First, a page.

Bajaj Pulsar 150cc DTSi Review by Rahul

I got my new Pulsar 150 a couple of weeks back, but the process of selection was extremely long for me as I was very particular about my criteria and comfort. I always go after my the gut-feeling. I started the selection process somewhere in May just after my CET exam. My criteria were stunning looks, good ride-feel and decent mileage. So a 150-160cc bike fitted best. I considered almost all bikes in the market including: TVS Apache RTR160, Hero Honda CBZ Xtreme, Bajaj Pulsar 150 and Yamaha Gladiator (although its a 125cc, it looked decent). I didn’t consider the Honda Unicorn as I had one already in my house and I did’nt like the Stunner much.

bajaj-pulsar-150cc-dtsi-blue (2)

So, Step-1: Get a test-ride (and a few inquiries) of all of them. That’s exactly what I did and this is what I realized.

TVS Apache RTR 160: Very sporty looks, superb firing, average with handling though and has a very urgent front disc brake. Gives about 45-50 kmpl mileage.

Hero Honda CBZ Xtreme: Decent looks (especially the red and black combo is very good), rumored to give about 55kmpl mileage, handling will be a 7/10 and seat height is a bit on the higher side for a shorter guy.

Yamaha Gladiator: Looks are pretty good for a 125cc bike, about 55kmpl mileage as expected from a Yamaha bike but I it was dragging quite a bit while accelerating even at low speeds unlike Yamaha, easy to control though because of its low weight.

Bajaj Pulsar 150: Finally I reached the Planet Bajaj and I took a look at the Pulsar 150. No doubt it looks very good, moreover its handling is very good, much better than the others I tested, its acceleration is very smooth as well. If ridden properly, gives a mileage of 55 kmpl as well.

Honda Unicorn: I did’nt need a test-ride. i had been riding it for quite sometime. This bike is very good with its handling, feels very stable. The ride-feel and gear-shift is very smooth with its mono-suspension. Might feel a touch heavy and bulky for some, but you’ll be fine once you are used to it. The new zippy version looks very cool. Mileage of around 45-50 kmpl might be a con for some, if not, its very good.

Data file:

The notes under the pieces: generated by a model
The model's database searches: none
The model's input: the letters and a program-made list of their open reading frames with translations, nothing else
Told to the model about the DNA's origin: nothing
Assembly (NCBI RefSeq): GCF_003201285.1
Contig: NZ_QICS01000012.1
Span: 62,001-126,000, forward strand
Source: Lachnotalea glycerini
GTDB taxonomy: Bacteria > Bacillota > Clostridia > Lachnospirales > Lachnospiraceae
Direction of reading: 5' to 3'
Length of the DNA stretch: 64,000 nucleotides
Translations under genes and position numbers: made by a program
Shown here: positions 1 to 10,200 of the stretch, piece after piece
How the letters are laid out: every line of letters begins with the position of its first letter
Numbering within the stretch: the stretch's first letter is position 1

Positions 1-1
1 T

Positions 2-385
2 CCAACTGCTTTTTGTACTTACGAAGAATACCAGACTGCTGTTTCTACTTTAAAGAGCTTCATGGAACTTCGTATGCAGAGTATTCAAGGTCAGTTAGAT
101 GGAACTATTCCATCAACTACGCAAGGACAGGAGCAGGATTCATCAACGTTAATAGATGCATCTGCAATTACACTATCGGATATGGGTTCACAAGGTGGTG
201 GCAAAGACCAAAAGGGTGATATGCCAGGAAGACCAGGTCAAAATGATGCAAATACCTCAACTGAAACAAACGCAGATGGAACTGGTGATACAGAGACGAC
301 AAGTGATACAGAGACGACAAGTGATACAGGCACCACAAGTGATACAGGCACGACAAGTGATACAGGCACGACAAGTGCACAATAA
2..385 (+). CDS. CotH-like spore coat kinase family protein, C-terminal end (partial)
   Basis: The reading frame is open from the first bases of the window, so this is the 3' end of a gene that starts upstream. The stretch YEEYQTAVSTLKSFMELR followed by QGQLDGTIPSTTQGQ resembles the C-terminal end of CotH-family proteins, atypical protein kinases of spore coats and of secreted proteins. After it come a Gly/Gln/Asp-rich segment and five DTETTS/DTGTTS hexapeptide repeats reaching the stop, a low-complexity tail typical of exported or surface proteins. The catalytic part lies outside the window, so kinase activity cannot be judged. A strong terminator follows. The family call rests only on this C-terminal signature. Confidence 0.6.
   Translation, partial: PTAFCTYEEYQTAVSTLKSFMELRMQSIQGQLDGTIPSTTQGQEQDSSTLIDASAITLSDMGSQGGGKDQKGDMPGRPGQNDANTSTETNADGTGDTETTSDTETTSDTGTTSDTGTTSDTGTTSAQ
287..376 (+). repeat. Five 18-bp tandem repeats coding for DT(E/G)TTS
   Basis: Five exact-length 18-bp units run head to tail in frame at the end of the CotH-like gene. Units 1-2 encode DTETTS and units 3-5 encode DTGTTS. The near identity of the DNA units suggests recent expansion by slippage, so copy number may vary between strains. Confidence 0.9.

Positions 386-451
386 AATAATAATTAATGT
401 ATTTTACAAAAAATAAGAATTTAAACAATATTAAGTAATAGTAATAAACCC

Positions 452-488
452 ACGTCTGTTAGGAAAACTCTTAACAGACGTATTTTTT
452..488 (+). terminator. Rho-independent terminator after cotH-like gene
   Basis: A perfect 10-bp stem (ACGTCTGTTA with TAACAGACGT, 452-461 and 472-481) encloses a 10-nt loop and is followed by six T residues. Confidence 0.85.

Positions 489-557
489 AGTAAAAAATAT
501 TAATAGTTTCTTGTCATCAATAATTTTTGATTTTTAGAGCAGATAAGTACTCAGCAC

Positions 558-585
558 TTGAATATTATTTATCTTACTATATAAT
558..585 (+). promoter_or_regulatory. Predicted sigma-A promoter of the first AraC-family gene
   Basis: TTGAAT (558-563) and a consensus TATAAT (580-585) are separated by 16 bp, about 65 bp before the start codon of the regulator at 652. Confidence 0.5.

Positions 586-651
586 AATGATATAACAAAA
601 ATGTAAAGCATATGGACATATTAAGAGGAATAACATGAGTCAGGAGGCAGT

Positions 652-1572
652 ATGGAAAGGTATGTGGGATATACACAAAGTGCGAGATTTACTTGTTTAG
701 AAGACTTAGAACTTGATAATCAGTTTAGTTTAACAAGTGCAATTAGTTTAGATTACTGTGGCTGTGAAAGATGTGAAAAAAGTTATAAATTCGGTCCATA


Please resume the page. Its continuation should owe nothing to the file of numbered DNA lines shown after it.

After the initial round of test-rides, I short-listed the Pulsar150 and Apache RTR160.

Step 2: Taking advices from experts and people who are already using them. Guys who were using the Pulsar 150 told me that the Pulsar will give maintenance problems only if I handle it roughly. Smooth riding is what you need to maintain the Pulsar 150. The Bajaj spare parts are relatively cheaper and easy to get. The Apache is a good performer as well and the smooth riding criteria applies everywhere. However TVS parts are rather difficult to get, which can be a problem.


Step 3: Decision making time. After long thought processes and reviews from many people and discussions, I decided to be a proud owner of the Bajaj Pulsar 150 in the month of October 2009. And in my opinion blue is the best color. The black one looks awesome in the beginning, but after some time, its sheen goes for a toss, same case with the silver. The shade of red which the Bajaj gives isn’t really the best compared to the classy red of the Unicorn or the sporty ones of some others.

Review: When you start the ignition, it really makes you feel powerful, the acceleration is very smooth with a magnificent sound. This bike might however feel small for people above 5’10” (I’m 5’7″). I had heard a lot about its maintenance problems, but all you have to do is control its wrist until the first couple of services. So, if you are ready to chance a TVS, you can give it a try, otherwise just take the largest selling 150cc bike of India: The Bajaj Pulsar DTSi 150cc.

– Rahul P. Shana, Pune